When the Government initially announced it was ordering local authorities to write off all debts accrued by residents since the adoption of the multiple currencies in February 2009, many dismissed the directive as grand standing ahead of the harmonised elections. Others thought that the issue would die a natural death once the victors of the polls had been announced. Now that the elections results are known, Local Government, Rural and Urban Development Minister Ignatius Chombo is adamant his directive still stands.
We believe it would be wise for all local authorities to comply with the directive rather than try to play with semantics and technicalities to reduce their exposure. While some local authorities have seen the futility of defying the directive and have started writing off some debts, we are disappointed that they are trying to look for loopholes where there are none in order to cut their losses.
A number of local authorities have come up with a strategy where they partially write off bills, leaving the water bill intact. It’s not a secret that the water account is the cash cow of most local authorities and if residents were to remain indebted to local authorities over their water bills, the gesture by government to write off bills would be meaningless.
As such we commend the stance by the Minister that all bills that fall under local authorities should be written off.
“They should write off all bills under their jurisdiction including water,” Dr Chombo was quoted in a story carried by Chronicle on Saturday. The minister’s comments should clear any confusion which local authorities wanted to create.
Ordinarily, we would pity councils which would be forced to lose millions of dollars at the stroke of a pen as this would affect their operations. However, in the case of our local authorities very few, if any, deserve our sympathy.
When the multiple currency system was introduced, many came up with rates and tariffs reminiscent of the Zimbabwe dollar era. To most councils, the introduction of multiple currencies presented an opportunity to come up with outrageous rates that would milk ratepayers so that local authorities could pay hefty salaries and perks to their workers.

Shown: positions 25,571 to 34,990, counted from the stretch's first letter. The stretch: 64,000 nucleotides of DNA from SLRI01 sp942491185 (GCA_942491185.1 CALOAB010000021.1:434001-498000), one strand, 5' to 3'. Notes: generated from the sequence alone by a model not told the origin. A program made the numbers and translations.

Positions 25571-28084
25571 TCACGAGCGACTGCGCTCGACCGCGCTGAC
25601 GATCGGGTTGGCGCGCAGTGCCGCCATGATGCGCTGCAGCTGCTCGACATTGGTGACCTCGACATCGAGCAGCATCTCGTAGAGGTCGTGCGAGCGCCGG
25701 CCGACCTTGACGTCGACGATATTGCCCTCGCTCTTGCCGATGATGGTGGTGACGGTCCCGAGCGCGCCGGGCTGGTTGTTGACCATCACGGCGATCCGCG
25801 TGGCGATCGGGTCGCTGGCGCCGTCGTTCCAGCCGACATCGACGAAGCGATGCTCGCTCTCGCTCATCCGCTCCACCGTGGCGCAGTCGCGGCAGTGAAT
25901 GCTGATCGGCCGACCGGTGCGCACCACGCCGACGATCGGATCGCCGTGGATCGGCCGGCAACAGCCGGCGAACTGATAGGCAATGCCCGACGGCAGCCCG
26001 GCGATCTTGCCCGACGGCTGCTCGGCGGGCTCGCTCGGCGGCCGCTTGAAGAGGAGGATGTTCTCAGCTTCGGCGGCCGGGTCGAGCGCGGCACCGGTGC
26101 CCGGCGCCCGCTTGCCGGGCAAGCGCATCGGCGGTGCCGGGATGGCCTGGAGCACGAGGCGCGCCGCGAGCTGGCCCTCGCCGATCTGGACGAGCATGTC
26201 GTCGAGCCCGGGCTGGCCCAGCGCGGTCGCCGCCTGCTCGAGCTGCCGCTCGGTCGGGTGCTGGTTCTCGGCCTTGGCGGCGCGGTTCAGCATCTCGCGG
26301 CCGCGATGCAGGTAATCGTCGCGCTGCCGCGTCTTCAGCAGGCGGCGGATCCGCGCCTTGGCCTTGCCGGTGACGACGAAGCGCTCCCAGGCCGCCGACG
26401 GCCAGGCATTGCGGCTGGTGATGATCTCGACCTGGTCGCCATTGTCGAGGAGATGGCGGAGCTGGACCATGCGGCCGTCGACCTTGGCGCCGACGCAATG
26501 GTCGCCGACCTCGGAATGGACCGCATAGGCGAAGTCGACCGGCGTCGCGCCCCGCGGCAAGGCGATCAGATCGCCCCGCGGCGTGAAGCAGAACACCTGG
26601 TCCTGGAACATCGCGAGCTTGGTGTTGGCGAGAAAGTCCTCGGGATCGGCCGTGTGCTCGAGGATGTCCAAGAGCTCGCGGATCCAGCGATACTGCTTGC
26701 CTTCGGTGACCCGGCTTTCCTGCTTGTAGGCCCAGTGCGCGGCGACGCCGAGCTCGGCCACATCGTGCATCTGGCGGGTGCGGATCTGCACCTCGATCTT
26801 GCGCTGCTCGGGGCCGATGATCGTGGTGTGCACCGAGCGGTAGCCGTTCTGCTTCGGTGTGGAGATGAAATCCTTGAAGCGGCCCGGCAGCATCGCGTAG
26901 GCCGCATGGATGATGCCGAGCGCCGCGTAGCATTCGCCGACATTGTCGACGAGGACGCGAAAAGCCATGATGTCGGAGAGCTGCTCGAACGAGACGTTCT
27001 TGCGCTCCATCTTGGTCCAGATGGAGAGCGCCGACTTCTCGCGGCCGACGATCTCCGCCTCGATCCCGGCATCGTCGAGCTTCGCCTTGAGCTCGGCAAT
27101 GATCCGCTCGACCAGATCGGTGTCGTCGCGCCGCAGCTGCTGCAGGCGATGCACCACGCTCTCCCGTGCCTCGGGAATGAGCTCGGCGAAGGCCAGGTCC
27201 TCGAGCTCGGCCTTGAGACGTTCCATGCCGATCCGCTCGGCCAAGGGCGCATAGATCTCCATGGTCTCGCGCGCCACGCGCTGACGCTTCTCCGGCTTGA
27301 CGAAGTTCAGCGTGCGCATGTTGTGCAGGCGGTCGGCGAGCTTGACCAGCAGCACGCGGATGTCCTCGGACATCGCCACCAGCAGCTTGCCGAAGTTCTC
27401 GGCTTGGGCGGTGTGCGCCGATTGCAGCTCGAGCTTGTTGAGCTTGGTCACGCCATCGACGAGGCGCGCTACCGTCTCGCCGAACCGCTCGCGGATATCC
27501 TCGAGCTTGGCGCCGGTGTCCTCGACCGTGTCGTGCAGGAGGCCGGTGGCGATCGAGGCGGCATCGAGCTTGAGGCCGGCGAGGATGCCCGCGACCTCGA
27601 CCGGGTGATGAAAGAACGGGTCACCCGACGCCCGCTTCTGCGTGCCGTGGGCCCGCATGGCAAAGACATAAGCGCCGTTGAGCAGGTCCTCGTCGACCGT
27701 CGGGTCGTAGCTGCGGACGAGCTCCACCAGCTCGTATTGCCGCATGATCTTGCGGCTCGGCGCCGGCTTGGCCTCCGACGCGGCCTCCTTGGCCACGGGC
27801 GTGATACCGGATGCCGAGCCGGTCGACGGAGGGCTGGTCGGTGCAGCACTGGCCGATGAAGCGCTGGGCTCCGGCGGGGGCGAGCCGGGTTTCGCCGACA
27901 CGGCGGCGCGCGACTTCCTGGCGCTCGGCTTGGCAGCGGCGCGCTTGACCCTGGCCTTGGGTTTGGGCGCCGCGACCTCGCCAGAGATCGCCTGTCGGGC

It is no secret that most local authorities pay salaries which even profitable private companies can not afford.
A few months ago, the Competitions and Tariff Commission launched an investigation into the tariff structure of the Bulawayo and Harare city councils following concerns that the two local authorities were abusing their respective monopoly to overcharge. It seems the minister’s directive has vindicated the commission.
We believe that local authorities, instead of procrastinating, should count their losses and plan the way forward. The councils can still survive financially despite having written off millions in debts at one go.
Since every domestic consumer is now starting on a clean slate, we believe that councils need to strengthen their debt collection processes. Residents should be made to pay rates and other bills on time. If a balance is 60 days over due, measures must start to make sure that the money is recovered.
These measures can include engagement of debt collectors or suspension of services such as water provision. Councils need to avoid the situation which prevailed before where rates were unpaid for months and even years, resulting in an unsustainable debt burden on the part of residents.
Ratepayers must also not abuse the gesture extended by the Government in the hope that a similar directive would be issued in the future. To encourage ratepayers to continue paying rates on time, those who paid their bills on time need to be also rewarded so that they don’t feel that they are being punished for being compliant.
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